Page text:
As any arranger will tell you, oboes en masse sound not much more strident than oboes singly. It was the total effect of agile oboe timbre, however, that filled the hall so magnificently, and rose above the orchestral background that included such Woolrich felicities as waterphone, lion's roar and sleazy muted trumpets. Performing faultlessly from memory, Daniel stressed the oboe's role of outsider, the weeping minor third in its melodic profile like a blue note setting the tone for the long, plangent opening phrases and the closing recitatives.
There were violent interruptions, oboes and orchestra in frantic conflict, and a final, surprising cut-off chord. But the lasting impression was of sheer melodiousness. Of other composers there was little to be heard, though the formal substance of the piece drew on centuries of musical tradition. Choose substance, not style was the moral of the piece - in our post-modern times a good reason to make it to the history books.
When in 1939 Roberto Gerhard joined the ranks of those many distinguished artists who were fleeing from the Nazis, and left his native Catalonia for Cambridge, we responded by neglecting him for the best part of two decades. Admittedly, a period followed in which our changing musical climate allowed him to emerge as something of an avant-garde figurehead, producing an exhilarating and richly coloured sequence of orchestral and chamber works, but after his death in 1970 his music fell once more into comparative neglect.
It is high time we did more than pay lip service to a body of work that contributed so much to the stylistic development of our country's music, and which carries such an electric charge in its freely evolving textures. This is his centenary year, and certainly the promenade concerts are making us aware of the occasion. The first of three concerts that will be celebrating his achievement brought us on Monday evening a rare performance of The Plague, the composer's highly dramatic cantata for narrator, chorus and orchestra on texts drawn from Camus's La Peste.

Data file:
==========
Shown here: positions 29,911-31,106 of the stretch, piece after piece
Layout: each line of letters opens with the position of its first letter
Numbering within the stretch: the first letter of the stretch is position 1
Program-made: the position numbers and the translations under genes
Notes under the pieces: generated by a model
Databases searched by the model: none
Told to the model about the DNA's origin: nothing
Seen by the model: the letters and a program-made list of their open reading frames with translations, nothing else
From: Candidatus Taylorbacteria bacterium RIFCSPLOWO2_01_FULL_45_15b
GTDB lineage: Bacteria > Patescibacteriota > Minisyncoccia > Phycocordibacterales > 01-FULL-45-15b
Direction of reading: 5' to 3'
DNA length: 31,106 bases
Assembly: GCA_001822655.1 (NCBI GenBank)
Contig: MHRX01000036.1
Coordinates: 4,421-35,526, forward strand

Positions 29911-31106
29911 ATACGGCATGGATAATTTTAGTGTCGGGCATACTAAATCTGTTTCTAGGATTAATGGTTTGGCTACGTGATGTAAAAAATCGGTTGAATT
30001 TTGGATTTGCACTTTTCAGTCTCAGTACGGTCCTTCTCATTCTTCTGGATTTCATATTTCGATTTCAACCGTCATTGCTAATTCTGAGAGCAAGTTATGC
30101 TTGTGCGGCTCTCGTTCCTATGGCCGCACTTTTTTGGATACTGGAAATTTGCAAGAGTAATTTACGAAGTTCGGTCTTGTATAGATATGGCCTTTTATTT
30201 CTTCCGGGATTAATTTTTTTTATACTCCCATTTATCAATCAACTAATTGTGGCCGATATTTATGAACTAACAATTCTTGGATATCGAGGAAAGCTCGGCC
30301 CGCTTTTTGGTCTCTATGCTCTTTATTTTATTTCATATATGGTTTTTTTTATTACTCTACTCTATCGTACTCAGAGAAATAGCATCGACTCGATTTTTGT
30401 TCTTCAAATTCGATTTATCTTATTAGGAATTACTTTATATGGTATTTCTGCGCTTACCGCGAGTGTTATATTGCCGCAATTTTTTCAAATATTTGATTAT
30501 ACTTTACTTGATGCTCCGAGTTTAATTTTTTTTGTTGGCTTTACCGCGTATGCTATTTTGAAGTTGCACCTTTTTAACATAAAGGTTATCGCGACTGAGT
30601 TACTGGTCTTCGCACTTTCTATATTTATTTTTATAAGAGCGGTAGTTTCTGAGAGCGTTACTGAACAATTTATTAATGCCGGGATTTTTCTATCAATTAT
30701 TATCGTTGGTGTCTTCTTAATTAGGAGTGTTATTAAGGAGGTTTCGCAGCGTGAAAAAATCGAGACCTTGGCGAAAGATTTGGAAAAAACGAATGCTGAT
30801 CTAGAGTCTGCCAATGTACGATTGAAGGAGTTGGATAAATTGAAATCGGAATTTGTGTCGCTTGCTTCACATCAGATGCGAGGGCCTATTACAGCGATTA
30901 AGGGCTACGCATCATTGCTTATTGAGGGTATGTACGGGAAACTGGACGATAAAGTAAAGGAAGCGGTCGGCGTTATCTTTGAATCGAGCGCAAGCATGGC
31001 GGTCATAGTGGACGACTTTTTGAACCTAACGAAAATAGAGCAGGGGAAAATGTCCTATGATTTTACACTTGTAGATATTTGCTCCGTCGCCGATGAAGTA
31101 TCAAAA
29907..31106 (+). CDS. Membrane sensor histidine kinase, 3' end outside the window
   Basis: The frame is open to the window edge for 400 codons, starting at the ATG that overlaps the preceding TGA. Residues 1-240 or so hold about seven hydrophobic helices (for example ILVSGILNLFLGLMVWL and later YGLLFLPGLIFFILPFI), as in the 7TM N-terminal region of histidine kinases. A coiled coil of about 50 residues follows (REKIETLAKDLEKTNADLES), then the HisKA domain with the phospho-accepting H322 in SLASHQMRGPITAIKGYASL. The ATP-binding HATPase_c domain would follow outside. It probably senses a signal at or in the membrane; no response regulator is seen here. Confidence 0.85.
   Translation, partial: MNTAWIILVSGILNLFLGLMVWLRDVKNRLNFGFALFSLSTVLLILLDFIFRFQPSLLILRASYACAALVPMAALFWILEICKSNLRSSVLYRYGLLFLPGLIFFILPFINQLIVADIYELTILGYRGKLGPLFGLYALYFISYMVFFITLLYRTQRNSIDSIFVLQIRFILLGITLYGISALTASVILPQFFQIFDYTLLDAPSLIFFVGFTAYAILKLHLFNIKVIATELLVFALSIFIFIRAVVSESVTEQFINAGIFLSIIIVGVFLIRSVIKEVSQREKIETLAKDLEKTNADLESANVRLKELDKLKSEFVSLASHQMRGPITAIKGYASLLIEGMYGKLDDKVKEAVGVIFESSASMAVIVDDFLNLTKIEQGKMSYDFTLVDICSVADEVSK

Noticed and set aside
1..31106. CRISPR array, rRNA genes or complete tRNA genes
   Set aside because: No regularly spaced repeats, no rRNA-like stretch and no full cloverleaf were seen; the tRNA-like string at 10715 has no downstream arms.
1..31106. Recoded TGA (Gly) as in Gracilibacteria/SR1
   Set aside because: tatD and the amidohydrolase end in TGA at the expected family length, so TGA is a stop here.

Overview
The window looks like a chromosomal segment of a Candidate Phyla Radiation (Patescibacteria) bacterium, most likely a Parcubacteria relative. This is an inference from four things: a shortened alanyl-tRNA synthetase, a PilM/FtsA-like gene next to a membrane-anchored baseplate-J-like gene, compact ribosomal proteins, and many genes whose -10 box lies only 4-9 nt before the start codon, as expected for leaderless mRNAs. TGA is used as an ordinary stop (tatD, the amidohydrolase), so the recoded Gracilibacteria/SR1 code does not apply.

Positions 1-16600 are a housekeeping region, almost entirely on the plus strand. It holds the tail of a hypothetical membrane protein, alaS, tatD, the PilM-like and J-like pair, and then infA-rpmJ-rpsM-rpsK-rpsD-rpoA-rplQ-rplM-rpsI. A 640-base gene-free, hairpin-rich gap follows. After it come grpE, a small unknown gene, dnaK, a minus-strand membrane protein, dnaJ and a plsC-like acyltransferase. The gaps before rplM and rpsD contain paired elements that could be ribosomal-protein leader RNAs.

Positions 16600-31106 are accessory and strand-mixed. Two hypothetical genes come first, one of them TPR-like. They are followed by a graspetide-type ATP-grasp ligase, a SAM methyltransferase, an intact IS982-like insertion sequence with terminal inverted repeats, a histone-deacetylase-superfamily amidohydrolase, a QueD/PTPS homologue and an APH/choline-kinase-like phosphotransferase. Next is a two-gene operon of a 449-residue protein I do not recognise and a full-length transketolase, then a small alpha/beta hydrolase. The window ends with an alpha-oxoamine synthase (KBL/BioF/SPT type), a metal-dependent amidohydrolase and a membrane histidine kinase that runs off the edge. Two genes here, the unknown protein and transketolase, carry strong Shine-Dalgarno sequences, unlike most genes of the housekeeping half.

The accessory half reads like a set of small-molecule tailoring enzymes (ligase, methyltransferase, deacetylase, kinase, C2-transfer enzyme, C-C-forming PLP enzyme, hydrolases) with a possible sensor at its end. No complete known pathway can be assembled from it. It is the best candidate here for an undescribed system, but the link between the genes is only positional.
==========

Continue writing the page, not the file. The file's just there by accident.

Camus tells of a plague that spreads misery and destruction throughout a city before vanishing as mysteriously as it had come, a metaphor for the growth of Nazism, no doubt, in the author's and composer's minds, but also for many other disasters both natural and man-made. Gerhard responds with music of a passionate humanism that expresses itself chiefly in monumental choruses, marking climactic points in the story. These moments of lamentation and final ambivalent jubilation were superbly characterised by the BBC Singers and Symphony Chorus.
The programme marked the Proms debut of the Spanish National Youth Orchestra under their founder-conductor Edmon Colomer, and after a slightly tentative start they soon began to respond with Hispanic verve to the astonishing array of dramatic textures that Gerhard flings at us. The ear is consistently fascinated by this invention, and yet the years have perhaps not been too kind to the interaction of narration, splendidly delivered by Michael Pennington, and choral orchestral commentary. The idea of accompanied narration, or melodrama, is not an unworkable one but Gerhard's treatment of it is sometimes a little too thin to sustain musical continuity. The Plague is an often startlingly effective work, nevertheless, and was well worth reviving.
ANTHONY PAYNEReuse content